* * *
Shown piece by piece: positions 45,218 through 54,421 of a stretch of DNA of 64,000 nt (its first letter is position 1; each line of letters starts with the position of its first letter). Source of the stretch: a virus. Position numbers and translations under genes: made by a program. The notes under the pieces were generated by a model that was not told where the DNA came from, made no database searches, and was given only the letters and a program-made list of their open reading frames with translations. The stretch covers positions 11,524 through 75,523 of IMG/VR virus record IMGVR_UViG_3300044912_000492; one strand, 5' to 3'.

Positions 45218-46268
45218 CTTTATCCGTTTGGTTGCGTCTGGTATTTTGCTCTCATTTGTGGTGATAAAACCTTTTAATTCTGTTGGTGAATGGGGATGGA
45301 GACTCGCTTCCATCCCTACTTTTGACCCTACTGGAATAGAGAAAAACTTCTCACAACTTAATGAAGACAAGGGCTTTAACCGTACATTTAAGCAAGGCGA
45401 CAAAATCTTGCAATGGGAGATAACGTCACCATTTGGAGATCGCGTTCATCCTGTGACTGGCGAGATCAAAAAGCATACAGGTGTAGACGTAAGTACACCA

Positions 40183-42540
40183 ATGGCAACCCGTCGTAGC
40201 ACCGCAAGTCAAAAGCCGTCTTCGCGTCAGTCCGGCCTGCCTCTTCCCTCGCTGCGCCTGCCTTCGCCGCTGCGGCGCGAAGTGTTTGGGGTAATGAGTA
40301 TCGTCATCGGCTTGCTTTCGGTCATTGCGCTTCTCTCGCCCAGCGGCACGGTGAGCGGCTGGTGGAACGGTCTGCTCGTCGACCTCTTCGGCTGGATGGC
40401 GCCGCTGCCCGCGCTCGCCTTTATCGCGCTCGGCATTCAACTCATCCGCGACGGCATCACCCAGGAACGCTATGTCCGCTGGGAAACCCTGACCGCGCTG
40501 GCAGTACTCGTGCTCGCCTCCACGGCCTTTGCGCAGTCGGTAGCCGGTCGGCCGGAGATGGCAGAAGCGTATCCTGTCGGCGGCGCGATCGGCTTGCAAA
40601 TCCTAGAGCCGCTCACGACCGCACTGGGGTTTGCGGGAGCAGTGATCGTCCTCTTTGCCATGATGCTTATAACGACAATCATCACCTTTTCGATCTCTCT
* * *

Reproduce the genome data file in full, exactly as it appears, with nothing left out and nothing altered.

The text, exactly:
Shown piece by piece: positions 45,218 through 54,421 of a stretch of DNA of 64,000 nt (its first letter is position 1; each line of letters starts with the position of its first letter). Source of the stretch: a virus. Position numbers and translations under genes: made by a program. The notes under the pieces were generated by a model that was not told where the DNA came from, made no database searches, and was given only the letters and a program-made list of their open reading frames with translations. The stretch covers positions 11,524 through 75,523 of IMG/VR virus record IMGVR_UViG_3300044912_000492; one strand, 5' to 3'.

Positions 45218-46268
45218 CTTTATCCGTTTGGTTGCGTCTGGTATTTTGCTCTCATTTGTGGTGATAAAACCTTTTAATTCTGTTGGTGAATGGGGATGGA
45301 GACTCGCTTCCATCCCTACTTTTGACCCTACTGGAATAGAGAAAAACTTCTCACAACTTAATGAAGACAAGGGCTTTAACCGTACATTTAAGCAAGGCGA
45401 CAAAATCTTGCAATGGGAGATAACGTCACCATTTGGAGATCGCGTTCATCCTGTGACTGGCGAGATCAAAAAGCATACAGGTGTAGACGTAAGTACACCA

Positions 40183-42540
40183 ATGGCAACCCGTCGTAGC
40201 ACCGCAAGTCAAAAGCCGTCTTCGCGTCAGTCCGGCCTGCCTCTTCCCTCGCTGCGCCTGCCTTCGCCGCTGCGGCGCGAAGTGTTTGGGGTAATGAGTA
40301 TCGTCATCGGCTTGCTTTCGGTCATTGCGCTTCTCTCGCCCAGCGGCACGGTGAGCGGCTGGTGGAACGGTCTGCTCGTCGACCTCTTCGGCTGGATGGC
40401 GCCGCTGCCCGCGCTCGCCTTTATCGCGCTCGGCATTCAACTCATCCGCGACGGCATCACCCAGGAACGCTATGTCCGCTGGGAAACCCTGACCGCGCTG
40501 GCAGTACTCGTGCTCGCCTCCACGGCCTTTGCGCAGTCGGTAGCCGGTCGGCCGGAGATGGCAGAAGCGTATCCTGTCGGCGGCGCGATCGGCTTGCAAA
40601 TCCTAGAGCCGCTCACGACCGCACTGGGGTTTGCGGGAGCAGTGATCGTCCTCTTTGCCATGATGCTTATAACGACAATCATCACCTTTTCGATCTCTCT